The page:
Slack: Microsoft is “reverting to its past behavior” with Teams
A hot potato: Big tech companies including Facebook, Apple, Amazon and Google have been under a ton of antitrust scrutiny as of late, with Microsoft surprisingly being the one that had managed to stay under the radar. That may start to change, with Slack accusing the Redmond giant that it is boosting adoption for its competitor work chat app by forcing it onto Office 365 customers.
Slack has filed an antitrust complaint against Microsoft in the European Union, alleging the latter company is stifling competition with unfair practices such as bundling its collaboration app, Teams, with its Office productivity suite.
In the complaint, Slack alludes to the way Microsoft did things with Internet Explorer, a web browser that achieved incredible adoption numbers by virtue of being bundled with the Windows operating system. Slack believes that Teams is being forced onto Office 365 customers, who are seemingly unaware of the added cost and don’t have the option to remove it.
Last May, Slack CEO Stewart Butterfield insisted that Microsoft Teams is not a competitor to Slack and that Microsoft baking it into its productivity suite was a move made in frustration over low adoption numbers. Now that teleconferencing apps have seen a surge in demand, that position has changed to acknowledge that Teams and Slack do have some similarities in terms of their overall scope.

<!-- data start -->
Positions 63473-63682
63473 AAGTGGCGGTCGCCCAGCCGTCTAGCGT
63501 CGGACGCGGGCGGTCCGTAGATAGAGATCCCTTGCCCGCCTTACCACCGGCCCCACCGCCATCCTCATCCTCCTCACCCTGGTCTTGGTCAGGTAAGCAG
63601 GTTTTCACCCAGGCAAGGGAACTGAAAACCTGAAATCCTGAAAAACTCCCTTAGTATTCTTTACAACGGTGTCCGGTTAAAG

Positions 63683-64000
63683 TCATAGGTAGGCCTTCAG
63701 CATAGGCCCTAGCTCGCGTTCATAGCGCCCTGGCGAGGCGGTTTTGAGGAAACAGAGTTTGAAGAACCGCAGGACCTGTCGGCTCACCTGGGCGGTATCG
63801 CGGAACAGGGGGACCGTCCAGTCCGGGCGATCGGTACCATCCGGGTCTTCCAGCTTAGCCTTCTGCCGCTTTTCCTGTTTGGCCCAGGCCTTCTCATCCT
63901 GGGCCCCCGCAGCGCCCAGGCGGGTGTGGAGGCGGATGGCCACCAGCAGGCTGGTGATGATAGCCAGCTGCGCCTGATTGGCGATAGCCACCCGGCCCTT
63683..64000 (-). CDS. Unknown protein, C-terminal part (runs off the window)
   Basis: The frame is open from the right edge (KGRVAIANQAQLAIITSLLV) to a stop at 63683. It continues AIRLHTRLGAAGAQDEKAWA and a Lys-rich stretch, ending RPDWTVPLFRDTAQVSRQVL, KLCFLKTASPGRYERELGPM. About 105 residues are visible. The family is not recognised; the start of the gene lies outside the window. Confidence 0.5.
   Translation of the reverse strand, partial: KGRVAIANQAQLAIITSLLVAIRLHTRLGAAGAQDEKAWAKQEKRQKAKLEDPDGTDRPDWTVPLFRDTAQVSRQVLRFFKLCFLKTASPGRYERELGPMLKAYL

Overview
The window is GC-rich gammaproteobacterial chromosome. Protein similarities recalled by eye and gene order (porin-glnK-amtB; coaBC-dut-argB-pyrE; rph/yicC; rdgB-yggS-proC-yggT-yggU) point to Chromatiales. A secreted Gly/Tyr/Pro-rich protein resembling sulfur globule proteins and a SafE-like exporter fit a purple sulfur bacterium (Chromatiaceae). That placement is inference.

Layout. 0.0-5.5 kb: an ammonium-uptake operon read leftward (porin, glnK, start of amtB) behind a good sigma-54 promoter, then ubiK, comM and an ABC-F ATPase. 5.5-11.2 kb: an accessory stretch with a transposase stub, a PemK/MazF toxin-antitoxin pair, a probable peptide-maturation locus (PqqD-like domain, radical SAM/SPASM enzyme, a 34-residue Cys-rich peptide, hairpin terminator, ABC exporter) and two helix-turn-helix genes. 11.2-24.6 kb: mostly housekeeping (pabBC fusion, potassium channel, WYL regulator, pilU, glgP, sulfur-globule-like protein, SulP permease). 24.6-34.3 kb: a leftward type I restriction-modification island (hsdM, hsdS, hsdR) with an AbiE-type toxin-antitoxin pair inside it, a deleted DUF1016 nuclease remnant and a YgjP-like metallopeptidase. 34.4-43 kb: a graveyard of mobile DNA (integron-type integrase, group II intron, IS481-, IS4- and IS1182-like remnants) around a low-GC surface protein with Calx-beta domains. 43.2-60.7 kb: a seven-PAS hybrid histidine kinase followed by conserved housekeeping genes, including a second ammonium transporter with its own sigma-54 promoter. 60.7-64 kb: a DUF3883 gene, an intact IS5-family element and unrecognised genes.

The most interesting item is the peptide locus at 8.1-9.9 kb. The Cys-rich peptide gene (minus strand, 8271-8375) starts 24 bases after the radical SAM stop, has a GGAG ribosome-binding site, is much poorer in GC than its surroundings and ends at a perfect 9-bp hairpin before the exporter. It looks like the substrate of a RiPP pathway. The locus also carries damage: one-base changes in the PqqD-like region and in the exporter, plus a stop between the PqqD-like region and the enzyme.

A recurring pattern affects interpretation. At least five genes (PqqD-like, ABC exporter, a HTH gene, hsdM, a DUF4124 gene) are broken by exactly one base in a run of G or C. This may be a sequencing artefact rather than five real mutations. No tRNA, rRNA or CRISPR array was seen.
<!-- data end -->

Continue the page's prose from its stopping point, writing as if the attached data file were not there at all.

In a statement today, Slack VP of Communications and Policy Jonathan Prince explained that “Slack threatens Microsoft’s hold on business email, the cornerstone of Office, which means Slack threatens Microsoft’s lock on enterprise software.”
He also noted that Microsoft wants to dominate their customers’ entire software stack, while Slack is designed as a piece of the puzzle that organizations can use as part of their custom mix of productivity tools.
The European Commission will now review the antitrust complaint to decide on whether an investigation is in order. But while Slack is asking the EU to level the playing field, the complaint comes at a time when the two companies are fighting to dominate the future of workplace collaboration. To see that, look no further than Slack’s recent partnerships with IBM and Amazon, its largest customers to date.